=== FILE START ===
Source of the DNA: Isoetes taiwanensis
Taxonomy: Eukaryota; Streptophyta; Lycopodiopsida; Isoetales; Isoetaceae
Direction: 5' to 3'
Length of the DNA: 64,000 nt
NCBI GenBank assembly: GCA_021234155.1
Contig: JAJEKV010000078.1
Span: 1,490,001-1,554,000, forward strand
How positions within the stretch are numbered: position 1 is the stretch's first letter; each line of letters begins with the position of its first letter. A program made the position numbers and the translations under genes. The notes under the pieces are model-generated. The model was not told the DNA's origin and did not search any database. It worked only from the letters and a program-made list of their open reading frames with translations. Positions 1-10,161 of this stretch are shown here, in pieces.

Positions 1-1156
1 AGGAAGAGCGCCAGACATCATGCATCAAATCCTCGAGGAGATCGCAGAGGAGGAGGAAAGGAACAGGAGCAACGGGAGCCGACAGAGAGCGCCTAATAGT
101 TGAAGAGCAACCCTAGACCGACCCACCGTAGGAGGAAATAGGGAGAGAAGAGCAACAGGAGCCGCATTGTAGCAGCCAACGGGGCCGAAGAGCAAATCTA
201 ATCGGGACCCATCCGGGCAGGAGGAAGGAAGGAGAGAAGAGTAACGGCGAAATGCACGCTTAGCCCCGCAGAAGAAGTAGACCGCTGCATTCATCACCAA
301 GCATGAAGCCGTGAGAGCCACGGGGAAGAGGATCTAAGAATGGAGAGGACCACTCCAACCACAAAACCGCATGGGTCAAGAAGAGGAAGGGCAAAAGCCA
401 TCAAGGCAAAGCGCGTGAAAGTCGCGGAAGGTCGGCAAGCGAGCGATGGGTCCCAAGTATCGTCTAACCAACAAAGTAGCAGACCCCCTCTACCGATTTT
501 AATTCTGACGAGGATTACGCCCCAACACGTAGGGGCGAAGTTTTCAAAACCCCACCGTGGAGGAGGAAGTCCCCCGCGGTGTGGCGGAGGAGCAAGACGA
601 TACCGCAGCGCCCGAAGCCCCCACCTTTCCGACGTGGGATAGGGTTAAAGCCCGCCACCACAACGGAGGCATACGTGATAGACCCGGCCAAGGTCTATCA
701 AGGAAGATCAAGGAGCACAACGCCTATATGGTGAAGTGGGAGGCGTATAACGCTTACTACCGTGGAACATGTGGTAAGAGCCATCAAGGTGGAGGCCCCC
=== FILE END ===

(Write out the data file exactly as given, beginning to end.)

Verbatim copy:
Source of the DNA: Isoetes taiwanensis
Taxonomy: Eukaryota; Streptophyta; Lycopodiopsida; Isoetales; Isoetaceae
Direction: 5' to 3'
Length of the DNA: 64,000 nt
NCBI GenBank assembly: GCA_021234155.1
Contig: JAJEKV010000078.1
Span: 1,490,001-1,554,000, forward strand
How positions within the stretch are numbered: position 1 is the stretch's first letter; each line of letters begins with the position of its first letter. A program made the position numbers and the translations under genes. The notes under the pieces are model-generated. The model was not told the DNA's origin and did not search any database. It worked only from the letters and a program-made list of their open reading frames with translations. Positions 1-10,161 of this stretch are shown here, in pieces.

Positions 1-1156
1 AGGAAGAGCGCCAGACATCATGCATCAAATCCTCGAGGAGATCGCAGAGGAGGAGGAAAGGAACAGGAGCAACGGGAGCCGACAGAGAGCGCCTAATAGT
101 TGAAGAGCAACCCTAGACCGACCCACCGTAGGAGGAAATAGGGAGAGAAGAGCAACAGGAGCCGCATTGTAGCAGCCAACGGGGCCGAAGAGCAAATCTA
201 ATCGGGACCCATCCGGGCAGGAGGAAGGAAGGAGAGAAGAGTAACGGCGAAATGCACGCTTAGCCCCGCAGAAGAAGTAGACCGCTGCATTCATCACCAA
301 GCATGAAGCCGTGAGAGCCACGGGGAAGAGGATCTAAGAATGGAGAGGACCACTCCAACCACAAAACCGCATGGGTCAAGAAGAGGAAGGGCAAAAGCCA
401 TCAAGGCAAAGCGCGTGAAAGTCGCGGAAGGTCGGCAAGCGAGCGATGGGTCCCAAGTATCGTCTAACCAACAAAGTAGCAGACCCCCTCTACCGATTTT
501 AATTCTGACGAGGATTACGCCCCAACACGTAGGGGCGAAGTTTTCAAAACCCCACCGTGGAGGAGGAAGTCCCCCGCGGTGTGGCGGAGGAGCAAGACGA
601 TACCGCAGCGCCCGAAGCCCCCACCTTTCCGACGTGGGATAGGGTTAAAGCCCGCCACCACAACGGAGGCATACGTGATAGACCCGGCCAAGGTCTATCA
701 AGGAAGATCAAGGAGCACAACGCCTATATGGTGAAGTGGGAGGCGTATAACGCTTACTACCGTGGAACATGTGGTAAGAGCCATCAAGGTGGAGGCCCCC